The Ross Procedure in Patients among the Pediatric Population, Post Ten Years of Experience

Anton A. Lukyanov*; Yuriy N.Gorbatyh, PhD,ScD; Alexander M. Karaskov, PhD,ScD; Alexander Yu. Omelchenko, PhD; Yuriy L. Naberuchin, PhD,ScD; Artyom V.Gorbatyh; Andrey A. Ivanov, PhD.

Academician E.N.Meshalkin Novosibirsk Research Institute of Circulation Pathology

*Corresponding author: Anton A. Lukyanov, Center for Pediatric Cardiac Surgery and Neonatal Surgery of the Academician E.N.Meshalkin Novosibirsk Research Institute of Circulation Pathology. 15 Rechkunovskaya str, Novosibirsk, 630055, Russia. E-mail:

Published: September 24, 2013


The aim of the study was to analyze the results of the surgical treatment in pediatric patients who had undergone the Ross procedure.

Material and Methods: The study involved 114 patients between 12 days to 18 years in age. The early and late (up to 5 years) results of the treatment were studied. The examination included echocardiography, catheterization of the cardiac chambers and angiocardiography. The case distribution of patients based on diagnosis was as follows: isolated aortic valve stenosis (IAVS) in 38 (33.3%) patients, aortic valve insufficiency (AVI) in 33 (28.9%), and combined heart defects in 56 patients (49.1%).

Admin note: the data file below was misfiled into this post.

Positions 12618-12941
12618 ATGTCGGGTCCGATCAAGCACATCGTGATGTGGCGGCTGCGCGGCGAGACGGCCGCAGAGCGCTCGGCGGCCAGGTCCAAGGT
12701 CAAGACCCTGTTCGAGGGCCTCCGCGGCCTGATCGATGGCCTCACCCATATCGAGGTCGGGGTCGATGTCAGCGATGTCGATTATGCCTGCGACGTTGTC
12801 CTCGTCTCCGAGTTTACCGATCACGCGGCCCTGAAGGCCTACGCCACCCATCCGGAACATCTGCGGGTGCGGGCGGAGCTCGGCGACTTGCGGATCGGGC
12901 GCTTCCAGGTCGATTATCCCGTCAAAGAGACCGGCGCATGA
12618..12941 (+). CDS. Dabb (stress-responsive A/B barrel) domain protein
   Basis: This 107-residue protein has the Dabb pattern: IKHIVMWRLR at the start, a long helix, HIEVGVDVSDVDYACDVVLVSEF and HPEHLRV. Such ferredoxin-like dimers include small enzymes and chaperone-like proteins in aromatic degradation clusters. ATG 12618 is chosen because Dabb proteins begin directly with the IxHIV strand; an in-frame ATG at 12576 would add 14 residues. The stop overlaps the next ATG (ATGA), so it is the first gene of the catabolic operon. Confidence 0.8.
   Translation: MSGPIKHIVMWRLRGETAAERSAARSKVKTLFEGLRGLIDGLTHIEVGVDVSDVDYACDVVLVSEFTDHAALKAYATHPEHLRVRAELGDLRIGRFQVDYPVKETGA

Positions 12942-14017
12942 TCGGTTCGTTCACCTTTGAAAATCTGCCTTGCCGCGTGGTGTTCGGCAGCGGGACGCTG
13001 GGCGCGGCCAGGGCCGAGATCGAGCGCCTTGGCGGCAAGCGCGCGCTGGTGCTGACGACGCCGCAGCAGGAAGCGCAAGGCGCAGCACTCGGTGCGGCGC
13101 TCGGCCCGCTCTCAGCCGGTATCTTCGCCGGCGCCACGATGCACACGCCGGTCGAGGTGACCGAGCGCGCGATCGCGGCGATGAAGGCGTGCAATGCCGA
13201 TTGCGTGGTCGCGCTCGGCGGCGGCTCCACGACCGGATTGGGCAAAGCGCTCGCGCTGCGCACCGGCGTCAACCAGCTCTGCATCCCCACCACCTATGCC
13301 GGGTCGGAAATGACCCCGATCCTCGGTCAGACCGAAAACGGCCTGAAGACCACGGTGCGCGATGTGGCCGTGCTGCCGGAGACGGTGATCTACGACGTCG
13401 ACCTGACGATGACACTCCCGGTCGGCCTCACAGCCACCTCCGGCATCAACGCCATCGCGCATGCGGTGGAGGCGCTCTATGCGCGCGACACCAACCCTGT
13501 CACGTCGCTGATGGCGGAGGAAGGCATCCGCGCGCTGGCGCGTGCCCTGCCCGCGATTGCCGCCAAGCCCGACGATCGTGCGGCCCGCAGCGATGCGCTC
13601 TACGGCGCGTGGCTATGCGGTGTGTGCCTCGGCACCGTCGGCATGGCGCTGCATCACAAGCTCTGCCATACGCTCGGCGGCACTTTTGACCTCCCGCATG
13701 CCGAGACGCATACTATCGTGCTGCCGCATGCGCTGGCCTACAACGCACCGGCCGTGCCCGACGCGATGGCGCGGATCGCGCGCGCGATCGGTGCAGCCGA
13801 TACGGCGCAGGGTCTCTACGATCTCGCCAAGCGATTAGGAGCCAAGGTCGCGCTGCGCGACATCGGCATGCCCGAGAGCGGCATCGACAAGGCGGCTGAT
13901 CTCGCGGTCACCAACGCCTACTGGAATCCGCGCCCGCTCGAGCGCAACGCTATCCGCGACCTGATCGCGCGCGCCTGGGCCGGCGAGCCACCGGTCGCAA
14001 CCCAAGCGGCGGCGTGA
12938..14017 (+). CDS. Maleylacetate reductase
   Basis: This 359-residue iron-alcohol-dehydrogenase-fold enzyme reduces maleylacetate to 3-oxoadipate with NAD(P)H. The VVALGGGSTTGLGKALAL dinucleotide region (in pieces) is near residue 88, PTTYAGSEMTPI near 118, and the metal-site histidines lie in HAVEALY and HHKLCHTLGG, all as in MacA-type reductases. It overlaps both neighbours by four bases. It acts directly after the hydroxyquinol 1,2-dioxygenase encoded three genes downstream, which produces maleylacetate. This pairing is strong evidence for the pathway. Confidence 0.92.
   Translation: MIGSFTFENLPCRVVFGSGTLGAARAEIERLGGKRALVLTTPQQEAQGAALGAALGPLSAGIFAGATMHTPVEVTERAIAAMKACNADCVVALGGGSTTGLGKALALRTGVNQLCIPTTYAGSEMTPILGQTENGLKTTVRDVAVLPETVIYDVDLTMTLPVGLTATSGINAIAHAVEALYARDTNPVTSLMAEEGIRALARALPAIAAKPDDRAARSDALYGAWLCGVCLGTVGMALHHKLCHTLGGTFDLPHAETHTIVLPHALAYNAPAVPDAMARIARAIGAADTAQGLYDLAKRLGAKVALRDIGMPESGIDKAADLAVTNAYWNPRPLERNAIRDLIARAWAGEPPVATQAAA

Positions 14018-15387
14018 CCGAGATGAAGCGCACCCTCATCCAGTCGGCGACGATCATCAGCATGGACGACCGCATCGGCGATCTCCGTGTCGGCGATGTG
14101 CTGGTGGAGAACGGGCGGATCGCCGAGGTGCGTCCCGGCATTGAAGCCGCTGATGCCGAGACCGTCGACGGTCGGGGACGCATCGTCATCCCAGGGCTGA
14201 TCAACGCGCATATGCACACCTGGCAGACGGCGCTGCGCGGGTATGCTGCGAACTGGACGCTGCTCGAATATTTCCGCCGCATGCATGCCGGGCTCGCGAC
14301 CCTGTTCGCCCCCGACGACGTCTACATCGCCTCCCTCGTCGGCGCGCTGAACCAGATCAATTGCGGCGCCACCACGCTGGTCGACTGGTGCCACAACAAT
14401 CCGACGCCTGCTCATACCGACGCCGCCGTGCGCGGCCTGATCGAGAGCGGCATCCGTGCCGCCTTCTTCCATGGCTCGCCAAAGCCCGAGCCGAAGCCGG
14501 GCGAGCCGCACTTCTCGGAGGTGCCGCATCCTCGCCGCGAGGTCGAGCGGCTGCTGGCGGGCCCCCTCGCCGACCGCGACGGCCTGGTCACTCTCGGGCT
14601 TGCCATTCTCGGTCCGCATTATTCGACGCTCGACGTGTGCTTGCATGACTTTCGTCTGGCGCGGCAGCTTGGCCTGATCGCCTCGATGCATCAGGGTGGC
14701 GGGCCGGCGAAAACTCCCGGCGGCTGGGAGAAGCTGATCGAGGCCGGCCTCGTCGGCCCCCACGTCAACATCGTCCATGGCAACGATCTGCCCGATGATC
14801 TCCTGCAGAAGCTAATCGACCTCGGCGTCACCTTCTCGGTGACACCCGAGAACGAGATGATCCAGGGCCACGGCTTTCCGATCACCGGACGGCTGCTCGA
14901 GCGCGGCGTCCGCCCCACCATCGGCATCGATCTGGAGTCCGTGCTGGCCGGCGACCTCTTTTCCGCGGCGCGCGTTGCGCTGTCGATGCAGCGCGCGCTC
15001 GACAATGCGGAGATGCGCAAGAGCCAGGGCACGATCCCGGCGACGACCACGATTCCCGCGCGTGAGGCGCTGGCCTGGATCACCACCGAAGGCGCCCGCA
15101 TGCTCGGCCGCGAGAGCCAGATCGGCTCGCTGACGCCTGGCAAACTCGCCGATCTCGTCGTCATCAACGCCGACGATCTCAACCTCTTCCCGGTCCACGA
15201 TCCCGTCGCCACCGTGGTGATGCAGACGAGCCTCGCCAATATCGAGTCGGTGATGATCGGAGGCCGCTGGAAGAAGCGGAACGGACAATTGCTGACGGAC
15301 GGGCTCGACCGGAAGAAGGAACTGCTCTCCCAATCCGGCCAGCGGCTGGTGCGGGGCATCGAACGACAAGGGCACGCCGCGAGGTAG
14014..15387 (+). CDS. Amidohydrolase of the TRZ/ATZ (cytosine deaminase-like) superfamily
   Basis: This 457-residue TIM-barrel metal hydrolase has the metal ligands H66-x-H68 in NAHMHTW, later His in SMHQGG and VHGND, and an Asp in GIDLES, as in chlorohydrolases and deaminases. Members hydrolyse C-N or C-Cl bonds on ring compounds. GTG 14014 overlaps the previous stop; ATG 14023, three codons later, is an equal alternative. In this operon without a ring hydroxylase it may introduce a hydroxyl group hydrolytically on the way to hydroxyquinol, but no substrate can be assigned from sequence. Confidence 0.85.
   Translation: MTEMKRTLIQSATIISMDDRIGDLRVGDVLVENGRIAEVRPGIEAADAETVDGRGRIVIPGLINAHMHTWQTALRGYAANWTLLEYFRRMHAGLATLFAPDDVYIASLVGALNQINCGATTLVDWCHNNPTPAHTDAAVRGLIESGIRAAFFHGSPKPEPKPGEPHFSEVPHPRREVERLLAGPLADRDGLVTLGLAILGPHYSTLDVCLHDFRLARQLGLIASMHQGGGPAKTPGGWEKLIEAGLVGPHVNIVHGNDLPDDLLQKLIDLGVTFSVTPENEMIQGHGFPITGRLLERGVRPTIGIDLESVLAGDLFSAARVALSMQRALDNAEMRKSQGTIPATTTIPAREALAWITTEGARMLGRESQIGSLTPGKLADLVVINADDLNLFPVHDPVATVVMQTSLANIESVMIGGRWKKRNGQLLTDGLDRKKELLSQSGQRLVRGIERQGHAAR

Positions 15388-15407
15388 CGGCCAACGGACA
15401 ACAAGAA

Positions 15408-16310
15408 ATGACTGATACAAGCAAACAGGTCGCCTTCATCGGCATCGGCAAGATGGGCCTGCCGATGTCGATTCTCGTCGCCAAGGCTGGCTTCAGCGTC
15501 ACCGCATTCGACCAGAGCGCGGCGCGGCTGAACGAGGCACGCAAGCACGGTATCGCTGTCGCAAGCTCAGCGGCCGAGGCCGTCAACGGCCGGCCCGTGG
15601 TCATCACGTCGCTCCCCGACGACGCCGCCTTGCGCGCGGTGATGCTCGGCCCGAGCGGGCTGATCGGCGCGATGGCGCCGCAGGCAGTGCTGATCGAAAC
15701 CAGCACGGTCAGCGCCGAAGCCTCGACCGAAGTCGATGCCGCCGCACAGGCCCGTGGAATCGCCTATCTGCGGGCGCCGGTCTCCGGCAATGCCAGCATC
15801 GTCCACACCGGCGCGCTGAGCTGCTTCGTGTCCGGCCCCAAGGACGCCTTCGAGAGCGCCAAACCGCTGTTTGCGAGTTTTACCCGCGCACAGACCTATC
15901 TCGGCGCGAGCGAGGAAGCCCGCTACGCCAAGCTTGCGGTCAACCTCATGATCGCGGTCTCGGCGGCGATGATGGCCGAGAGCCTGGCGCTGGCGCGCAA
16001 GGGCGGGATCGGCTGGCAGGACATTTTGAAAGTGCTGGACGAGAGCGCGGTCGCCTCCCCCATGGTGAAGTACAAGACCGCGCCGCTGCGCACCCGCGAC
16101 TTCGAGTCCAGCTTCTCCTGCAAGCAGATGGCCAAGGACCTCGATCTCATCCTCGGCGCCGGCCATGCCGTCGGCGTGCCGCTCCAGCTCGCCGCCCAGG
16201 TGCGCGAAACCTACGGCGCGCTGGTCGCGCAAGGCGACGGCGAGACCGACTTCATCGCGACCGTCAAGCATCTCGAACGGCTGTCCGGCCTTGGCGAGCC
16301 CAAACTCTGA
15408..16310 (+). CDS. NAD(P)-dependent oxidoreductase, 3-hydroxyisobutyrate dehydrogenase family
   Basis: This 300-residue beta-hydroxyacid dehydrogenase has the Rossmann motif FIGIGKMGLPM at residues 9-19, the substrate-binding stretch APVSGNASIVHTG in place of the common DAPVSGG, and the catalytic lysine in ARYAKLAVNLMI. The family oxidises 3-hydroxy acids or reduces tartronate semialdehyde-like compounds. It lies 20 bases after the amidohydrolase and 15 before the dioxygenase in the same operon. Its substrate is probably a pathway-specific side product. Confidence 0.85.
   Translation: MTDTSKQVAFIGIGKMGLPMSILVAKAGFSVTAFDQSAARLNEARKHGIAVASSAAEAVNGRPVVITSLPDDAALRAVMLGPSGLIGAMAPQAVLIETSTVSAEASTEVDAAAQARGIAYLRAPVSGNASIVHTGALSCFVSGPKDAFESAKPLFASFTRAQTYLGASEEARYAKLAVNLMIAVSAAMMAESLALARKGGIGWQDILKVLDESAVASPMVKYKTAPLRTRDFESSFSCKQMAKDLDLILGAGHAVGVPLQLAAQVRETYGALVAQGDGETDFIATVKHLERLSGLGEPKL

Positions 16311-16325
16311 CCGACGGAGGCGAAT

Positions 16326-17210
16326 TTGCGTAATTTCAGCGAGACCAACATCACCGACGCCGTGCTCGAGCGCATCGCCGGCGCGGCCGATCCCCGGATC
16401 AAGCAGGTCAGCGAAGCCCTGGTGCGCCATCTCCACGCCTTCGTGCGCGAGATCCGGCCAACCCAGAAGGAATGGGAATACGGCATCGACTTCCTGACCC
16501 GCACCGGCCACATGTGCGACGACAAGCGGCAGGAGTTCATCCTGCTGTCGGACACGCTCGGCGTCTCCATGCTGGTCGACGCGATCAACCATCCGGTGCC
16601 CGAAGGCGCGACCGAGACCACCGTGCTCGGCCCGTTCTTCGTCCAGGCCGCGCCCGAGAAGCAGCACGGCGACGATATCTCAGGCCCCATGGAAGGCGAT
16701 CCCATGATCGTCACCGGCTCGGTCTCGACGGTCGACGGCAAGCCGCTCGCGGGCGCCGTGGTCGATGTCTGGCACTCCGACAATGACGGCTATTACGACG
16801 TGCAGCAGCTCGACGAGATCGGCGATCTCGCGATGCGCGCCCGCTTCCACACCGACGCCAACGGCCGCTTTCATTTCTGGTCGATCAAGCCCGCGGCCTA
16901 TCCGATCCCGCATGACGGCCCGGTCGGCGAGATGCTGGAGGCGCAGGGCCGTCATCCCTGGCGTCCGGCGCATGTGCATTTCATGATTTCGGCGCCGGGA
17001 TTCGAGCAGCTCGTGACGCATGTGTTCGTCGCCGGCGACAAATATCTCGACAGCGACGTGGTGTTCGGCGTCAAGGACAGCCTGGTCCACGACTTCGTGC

Results: The death rate was 6.14% during the early postoperative period and 1.14% in the late postoperative period; the actuarial survival in the long-term was 98.86%. The complication rate was 51.5%. The most frequent complication was pericarditis (25.6%), whereas cardiac and respiratory failure occurred in 7.6% of the cases and cardiac arrhythmias in 6.1% of the cases. The average time spent in the intensive care unit was 3.48 ± 2.90 days; the hospitalization period on average was 24.70±10.87 days. After surgery, there was a tendency of the echocardiographic parameters to move toward normalization. The frequency of reoperation in the late period was 23.7%, the main reason for which being the conduit dysfunction in the position of the pulmonary artery (PA).

Conclusion: The clinical efficacy of the Ross procedure in the treatment of aortic valve malformations in the pediatric group was confirmed. However, in some cases, the need to perform repeated operations due to the increase in the ring size and an increase in the neo-aortic insufficiency during the somatic growth process.

pediatric patients; heart defects; Ross procedure; homograft/xenograft.
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Int J Biomed. 2013; 3(3):161-165. © 2013 International Medical Research and Development Corporation. All rights reserved.